The government does not intend to make social media users’ verification mandatory in view of the privacy issue, Minister of State for Electronic and IT Rajeev Chandrasekhar told Lok Sabha on Wednesday. To ensure that internet is open, safe, trusted and accountable to all users, the government notified the Information Technology (Intermediary Guidelines and Digital Media Ethics Code) Rules in February last year, he said during the Question Hour.
“And we will continue to expand the scope of those kinds of rule to ensure that internet is safe and trusted,” he added.
He was replying to questions from members of the Congress and DMK.
Sharing concerns raised by Congress member Abdul Khaleque, the minister said the internet and technology have empowered people and transformed their lives and governance, being “a platform for good”, but user harm, criminality and fake news type of issues are also on the rise.
“I empathise with what you are saying but our approach is not to make it (verification of the users) mandatory,” he said.
He asserted that the provisions made in the new IT rules are “effectively” to deal with the issues of safety and trust online, and misuse of social media leading to law and order problems in the country.
According to the rules, an intermediary is required to identify the first originator of information for the purposes of investigation, prevention, investigation, prosecution of an offence related to the sovereignty and integrity of India, security of the State, or incitement of an offence, he said.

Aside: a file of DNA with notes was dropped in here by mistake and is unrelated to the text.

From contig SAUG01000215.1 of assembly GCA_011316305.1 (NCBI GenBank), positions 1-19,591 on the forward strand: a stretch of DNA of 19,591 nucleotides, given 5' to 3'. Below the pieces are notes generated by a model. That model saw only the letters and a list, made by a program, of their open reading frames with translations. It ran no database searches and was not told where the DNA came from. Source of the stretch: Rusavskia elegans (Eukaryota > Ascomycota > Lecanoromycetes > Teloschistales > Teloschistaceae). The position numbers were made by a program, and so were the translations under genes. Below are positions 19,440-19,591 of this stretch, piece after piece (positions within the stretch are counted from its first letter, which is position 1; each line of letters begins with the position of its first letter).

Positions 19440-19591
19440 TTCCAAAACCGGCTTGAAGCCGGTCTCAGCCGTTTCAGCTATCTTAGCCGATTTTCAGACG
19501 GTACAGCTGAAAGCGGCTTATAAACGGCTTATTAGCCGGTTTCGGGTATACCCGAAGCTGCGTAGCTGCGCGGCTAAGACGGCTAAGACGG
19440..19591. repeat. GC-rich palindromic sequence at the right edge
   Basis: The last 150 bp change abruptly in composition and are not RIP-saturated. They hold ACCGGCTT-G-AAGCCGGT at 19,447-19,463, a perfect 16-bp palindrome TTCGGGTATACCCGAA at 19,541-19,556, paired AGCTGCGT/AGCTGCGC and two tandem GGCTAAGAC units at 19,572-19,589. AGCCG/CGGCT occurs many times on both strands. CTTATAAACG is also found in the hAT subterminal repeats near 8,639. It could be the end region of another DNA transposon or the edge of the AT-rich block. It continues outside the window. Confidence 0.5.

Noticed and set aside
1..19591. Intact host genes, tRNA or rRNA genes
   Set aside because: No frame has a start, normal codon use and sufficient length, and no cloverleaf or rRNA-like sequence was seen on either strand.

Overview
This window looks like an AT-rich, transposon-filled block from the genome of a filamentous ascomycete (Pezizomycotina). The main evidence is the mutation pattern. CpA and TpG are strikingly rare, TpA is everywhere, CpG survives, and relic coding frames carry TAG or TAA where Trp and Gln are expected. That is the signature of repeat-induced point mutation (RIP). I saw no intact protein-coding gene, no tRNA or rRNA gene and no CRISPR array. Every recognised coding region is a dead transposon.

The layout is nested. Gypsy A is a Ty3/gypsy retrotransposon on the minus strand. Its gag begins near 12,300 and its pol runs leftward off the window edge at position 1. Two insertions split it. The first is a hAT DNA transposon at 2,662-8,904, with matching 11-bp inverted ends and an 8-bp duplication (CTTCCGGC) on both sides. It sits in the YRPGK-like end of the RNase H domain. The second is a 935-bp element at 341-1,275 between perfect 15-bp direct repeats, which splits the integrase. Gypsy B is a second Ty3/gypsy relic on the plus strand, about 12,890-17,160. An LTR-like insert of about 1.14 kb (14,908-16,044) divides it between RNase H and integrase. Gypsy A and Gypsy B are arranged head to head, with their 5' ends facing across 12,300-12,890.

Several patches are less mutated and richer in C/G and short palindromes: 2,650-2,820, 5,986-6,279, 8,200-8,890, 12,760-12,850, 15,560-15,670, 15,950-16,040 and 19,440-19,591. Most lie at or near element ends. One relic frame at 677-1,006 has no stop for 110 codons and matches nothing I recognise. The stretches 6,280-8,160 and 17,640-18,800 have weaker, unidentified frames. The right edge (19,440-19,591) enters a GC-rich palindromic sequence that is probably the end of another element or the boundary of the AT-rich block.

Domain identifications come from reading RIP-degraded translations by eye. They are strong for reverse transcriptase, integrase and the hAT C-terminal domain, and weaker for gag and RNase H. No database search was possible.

“This matter is sub-judice today because WhatsApp has challenged it in the Delhi High Court,” he said The government has defended the provision in the court “very robustly,” he asserted.
Replying to Congress member Manish Tewari’s question as to what prevents the government from making the social media users’ verification mandatory, the minister said the government is “interested in balancing” the issue of privacy as well as the interest of safety and trust.
“We believe that the rules promulgated in February 2021 cast an obligation on the intermediaries to be able to detect and identify the first originator of any criminal activity,” he said.
“While the matter has been challenged by some intermediaries (in court), the government is robustly defending its position that this anonymity cannot be a blanket one,” he added.
On DMK member D Ravikumar’s question if the government has taken “any serious step” to curb “hate crime” on social media and harassment of women of a particular community through Sulli Deals and Bulli Bai apps, the minister said the government is “actively” responding to such issues.
The ministry has powers, as do other departments of the government, to direct intermediaries to take down content and the accounts that infringe on the integrity and sovereignty of India or disturb public order, he said.
“This is a issue where we are actively involved with, and actively responding to,” the minister said.